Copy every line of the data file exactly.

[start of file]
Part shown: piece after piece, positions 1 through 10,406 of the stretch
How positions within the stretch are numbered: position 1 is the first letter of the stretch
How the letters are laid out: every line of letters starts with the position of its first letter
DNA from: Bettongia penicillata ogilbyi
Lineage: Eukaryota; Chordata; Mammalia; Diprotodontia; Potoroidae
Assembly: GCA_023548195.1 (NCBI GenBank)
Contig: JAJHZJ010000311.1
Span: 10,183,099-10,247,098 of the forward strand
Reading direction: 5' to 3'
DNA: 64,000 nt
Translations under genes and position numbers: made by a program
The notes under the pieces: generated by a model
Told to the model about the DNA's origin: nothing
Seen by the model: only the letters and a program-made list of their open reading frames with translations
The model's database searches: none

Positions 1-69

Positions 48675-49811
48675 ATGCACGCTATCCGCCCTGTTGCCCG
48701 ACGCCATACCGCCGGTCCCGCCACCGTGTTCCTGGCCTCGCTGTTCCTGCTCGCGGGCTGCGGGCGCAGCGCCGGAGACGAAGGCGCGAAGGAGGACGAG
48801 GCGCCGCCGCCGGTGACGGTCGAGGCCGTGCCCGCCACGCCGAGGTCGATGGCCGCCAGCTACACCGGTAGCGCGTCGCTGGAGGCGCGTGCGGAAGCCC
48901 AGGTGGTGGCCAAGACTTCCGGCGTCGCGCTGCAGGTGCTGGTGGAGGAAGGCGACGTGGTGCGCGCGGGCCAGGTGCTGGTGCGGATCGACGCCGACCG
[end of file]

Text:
Part shown: piece after piece, positions 1 through 10,406 of the stretch
How positions within the stretch are numbered: position 1 is the first letter of the stretch
How the letters are laid out: every line of letters starts with the position of its first letter
DNA from: Bettongia penicillata ogilbyi
Lineage: Eukaryota; Chordata; Mammalia; Diprotodontia; Potoroidae
Assembly: GCA_023548195.1 (NCBI GenBank)
Contig: JAJHZJ010000311.1
Span: 10,183,099-10,247,098 of the forward strand
Reading direction: 5' to 3'
DNA: 64,000 nt
Translations under genes and position numbers: made by a program
The notes under the pieces: generated by a model
Told to the model about the DNA's origin: nothing
Seen by the model: only the letters and a program-made list of their open reading frames with translations
The model's database searches: none

Positions 1-69

Positions 48675-49811
48675 ATGCACGCTATCCGCCCTGTTGCCCG
48701 ACGCCATACCGCCGGTCCCGCCACCGTGTTCCTGGCCTCGCTGTTCCTGCTCGCGGGCTGCGGGCGCAGCGCCGGAGACGAAGGCGCGAAGGAGGACGAG
48801 GCGCCGCCGCCGGTGACGGTCGAGGCCGTGCCCGCCACGCCGAGGTCGATGGCCGCCAGCTACACCGGTAGCGCGTCGCTGGAGGCGCGTGCGGAAGCCC
48901 AGGTGGTGGCCAAGACTTCCGGCGTCGCGCTGCAGGTGCTGGTGGAGGAAGGCGACGTGGTGCGCGCGGGCCAGGTGCTGGTGCGGATCGACGCCGACCG